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Egyptian Erudition

In response to:

Tut-Tut-Tut from the October 11, 1979 issue

To the Editors:

As a semiprofessional Egyptologist, I would like to comment, thus belatedly, on the books mentioned in the Peter Green article entitled “Tut-Tut-Tut,” in your issue of October 11, 1979. There are two highly important books I find missing from both the list of current publications and the body of the article and its footnotes.

The first is Ancient Egyptian Religion (London: Hutchinson’s University Library, Hutchinson House, 1952) by Jaroslav Cerný, Professor of Egyptology in the University of Oxford. The book was constantly, recommended to me as being indispensable. But copies of it were and presumably still are so scarce that Time Inc.’s London and New York offices had to search for a long time before finding me a copy. I have nothing against A.E. Wallis Budge, who wrote early in this century, or any author who has been republished, such as Adolf Erman who wrote in the 1890s, and indeed I’m proud to own original editions of their books. But it seems disgraceful for publishers to have ignored Cerný’s important work. When I met Professor Cerný in Egypt in 1967, I asked him why his book was so difficult to get and found myself hitting a sore spot. He had been persuaded against his will to undertake such a difficult task, and so few copies had been printed it had even been a financial loss to him. His book is not easy reading because he is accurately presenting beliefs that we find contradictory, but which the Egyptians found complementary and even the Egyptians changed their theology in the course of 3,000 years. It is a “slim, significant volume” that would be inexpensive to republish.

The other missing book is Professor John A. Wilson’s Culture of Ancient Egypt which is mercifully still in print in its paperback edition (1956). (The original hardcover was entitled The Burden of Egypt, University of Chicago Press.) In my opinion—and I have plenty of company—it is the best single book ever written about Ancient Egypt. It is an interpretative book rather than a straight history that both introduces the reader to the Egyptian mind and to the flow of Egyptian civilization. It is beautifully written and a joy to return to.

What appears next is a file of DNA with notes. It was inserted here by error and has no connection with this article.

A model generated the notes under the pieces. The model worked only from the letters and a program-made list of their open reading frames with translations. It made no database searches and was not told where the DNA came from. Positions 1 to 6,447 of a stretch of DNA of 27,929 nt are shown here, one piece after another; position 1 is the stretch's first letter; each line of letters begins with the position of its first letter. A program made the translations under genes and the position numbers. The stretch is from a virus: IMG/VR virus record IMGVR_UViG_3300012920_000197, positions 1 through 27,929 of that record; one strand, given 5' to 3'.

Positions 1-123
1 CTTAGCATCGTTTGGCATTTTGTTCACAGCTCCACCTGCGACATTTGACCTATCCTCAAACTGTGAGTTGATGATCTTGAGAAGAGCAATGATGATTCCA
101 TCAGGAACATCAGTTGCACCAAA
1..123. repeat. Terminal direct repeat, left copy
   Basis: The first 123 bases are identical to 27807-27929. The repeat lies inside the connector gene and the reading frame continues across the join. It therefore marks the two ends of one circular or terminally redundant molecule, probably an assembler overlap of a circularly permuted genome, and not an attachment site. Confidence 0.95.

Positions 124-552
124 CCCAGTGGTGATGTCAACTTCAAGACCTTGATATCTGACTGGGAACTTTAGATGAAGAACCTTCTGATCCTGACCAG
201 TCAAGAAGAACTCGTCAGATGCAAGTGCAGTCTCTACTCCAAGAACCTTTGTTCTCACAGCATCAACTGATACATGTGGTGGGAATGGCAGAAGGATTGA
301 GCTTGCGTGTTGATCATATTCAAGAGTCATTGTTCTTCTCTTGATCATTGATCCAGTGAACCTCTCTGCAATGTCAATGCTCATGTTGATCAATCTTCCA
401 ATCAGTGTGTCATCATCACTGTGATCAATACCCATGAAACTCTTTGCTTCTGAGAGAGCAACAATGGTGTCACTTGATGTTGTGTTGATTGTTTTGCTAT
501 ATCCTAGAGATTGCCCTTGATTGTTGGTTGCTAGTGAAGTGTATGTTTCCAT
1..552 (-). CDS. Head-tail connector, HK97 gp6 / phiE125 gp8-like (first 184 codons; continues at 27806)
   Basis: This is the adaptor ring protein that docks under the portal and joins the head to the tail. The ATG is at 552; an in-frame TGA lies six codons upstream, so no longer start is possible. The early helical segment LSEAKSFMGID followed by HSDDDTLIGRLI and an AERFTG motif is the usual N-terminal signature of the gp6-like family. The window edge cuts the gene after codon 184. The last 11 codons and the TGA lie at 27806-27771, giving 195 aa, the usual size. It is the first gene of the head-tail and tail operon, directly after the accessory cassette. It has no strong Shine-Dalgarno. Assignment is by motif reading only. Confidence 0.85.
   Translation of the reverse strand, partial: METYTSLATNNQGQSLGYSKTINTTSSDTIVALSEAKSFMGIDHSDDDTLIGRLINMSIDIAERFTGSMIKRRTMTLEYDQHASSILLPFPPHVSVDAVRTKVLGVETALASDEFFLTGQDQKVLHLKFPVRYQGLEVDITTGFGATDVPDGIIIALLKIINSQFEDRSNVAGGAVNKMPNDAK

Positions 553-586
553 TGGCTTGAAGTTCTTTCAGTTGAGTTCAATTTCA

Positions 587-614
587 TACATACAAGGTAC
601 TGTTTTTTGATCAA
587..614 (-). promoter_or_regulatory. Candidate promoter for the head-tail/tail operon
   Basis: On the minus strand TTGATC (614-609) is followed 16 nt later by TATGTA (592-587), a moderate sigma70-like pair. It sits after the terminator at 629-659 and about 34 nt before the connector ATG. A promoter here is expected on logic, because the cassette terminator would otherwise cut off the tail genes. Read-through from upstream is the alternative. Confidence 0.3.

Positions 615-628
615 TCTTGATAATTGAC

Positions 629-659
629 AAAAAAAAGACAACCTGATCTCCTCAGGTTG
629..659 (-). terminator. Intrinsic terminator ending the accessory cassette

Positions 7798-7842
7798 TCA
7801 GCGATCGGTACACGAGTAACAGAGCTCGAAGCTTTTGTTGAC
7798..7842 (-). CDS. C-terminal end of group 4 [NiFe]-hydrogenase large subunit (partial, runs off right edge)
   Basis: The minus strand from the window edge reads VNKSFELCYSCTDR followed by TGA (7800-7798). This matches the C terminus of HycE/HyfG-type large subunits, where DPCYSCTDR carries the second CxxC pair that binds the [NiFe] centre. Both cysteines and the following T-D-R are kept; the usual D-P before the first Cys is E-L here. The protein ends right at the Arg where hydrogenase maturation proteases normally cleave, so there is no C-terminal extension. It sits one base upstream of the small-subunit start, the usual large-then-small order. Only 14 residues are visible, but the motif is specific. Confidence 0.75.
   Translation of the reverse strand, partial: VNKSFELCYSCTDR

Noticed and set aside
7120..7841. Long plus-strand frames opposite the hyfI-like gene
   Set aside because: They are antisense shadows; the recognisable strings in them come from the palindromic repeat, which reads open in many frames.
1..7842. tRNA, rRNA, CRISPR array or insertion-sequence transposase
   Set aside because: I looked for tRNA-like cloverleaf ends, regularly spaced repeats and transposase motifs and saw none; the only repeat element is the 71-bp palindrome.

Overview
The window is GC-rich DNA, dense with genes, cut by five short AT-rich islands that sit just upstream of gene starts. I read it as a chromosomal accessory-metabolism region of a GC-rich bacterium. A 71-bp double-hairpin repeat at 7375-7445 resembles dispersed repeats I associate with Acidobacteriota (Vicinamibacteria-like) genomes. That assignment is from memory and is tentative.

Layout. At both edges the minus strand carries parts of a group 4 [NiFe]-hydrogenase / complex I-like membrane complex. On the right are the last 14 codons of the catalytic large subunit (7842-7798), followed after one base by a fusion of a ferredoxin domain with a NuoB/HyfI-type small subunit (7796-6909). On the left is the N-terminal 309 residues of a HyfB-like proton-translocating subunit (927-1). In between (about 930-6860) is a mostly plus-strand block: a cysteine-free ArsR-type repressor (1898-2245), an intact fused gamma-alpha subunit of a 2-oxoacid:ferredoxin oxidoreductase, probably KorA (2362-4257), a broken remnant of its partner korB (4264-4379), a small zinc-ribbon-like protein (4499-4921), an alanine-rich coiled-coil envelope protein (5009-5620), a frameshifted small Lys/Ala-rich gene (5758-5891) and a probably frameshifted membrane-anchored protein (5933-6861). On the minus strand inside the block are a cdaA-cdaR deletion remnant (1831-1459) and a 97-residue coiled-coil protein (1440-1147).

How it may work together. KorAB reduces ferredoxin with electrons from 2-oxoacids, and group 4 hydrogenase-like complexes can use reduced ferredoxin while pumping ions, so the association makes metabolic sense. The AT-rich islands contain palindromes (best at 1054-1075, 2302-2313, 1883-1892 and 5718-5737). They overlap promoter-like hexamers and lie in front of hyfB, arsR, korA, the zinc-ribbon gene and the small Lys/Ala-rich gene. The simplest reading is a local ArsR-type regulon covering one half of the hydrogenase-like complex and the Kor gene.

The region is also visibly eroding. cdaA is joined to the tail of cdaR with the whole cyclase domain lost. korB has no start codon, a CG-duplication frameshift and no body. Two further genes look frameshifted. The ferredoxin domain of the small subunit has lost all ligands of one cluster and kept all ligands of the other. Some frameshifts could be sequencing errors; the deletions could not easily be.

I agree with Peter Green that it is a shame that Sir Alan Gardiner’s Grammar has not been reissued. It is one of my most prized possessions and one that fascinates even my uninitiated friends. Sir Alan not only explains how the language works, but includes glossaries of hieroglyphs arranged by subjects such as birds or parts thereof. For those who can draw, he also gives hieroglyphic lessons. I hope that publishers both here and in Britain are aware that hieroglyphic fonts are readily available. We at Time-Life have borrowed from the Oriental Institute of the University of Chicago quite frequently and I’m sure at least one British university has a similar font.

There is a slight mistake in Green’s otherwise commendable article which is further proof, if more proof be needed, that Ramses II was (and is) the most successful self-promoter of all time. He did not win the battle of Kadesh. He did, however, manage to retreat with most of his army intact, and of course his account of the battle in the temple of Abu Simbel makes him the victor.

I am delighted to see P.H. Newby on your list. Having been born and reared in Cairo, I, too, have frequently “picnicked at Sakkara.”

Joann McQuiston

Time Incorporated

New York City

Peter Green replies:

Of course Joann McQuiston is right about both Cerný and Wilson: they simply slipped my mind at the time—unaccountably, since I own both books, and Barbara Mertz (who studied under him at the Oriental Institute in Chicago) pays Wilson a well-deserved tribute in her own work. Why no one has reprinted Cerný I cannot imagine: with luck some publisher may now take him on. The situation with Sir Alan Gardiner’s Egyptian Grammar is better. The third edition has been reprinted in England as recently as 1978, and is available—at a very reasonable price—from the Griffith Institute, Ashmolean Museum, Oxford. What really happened at the battle of Kadesh remains debatable.

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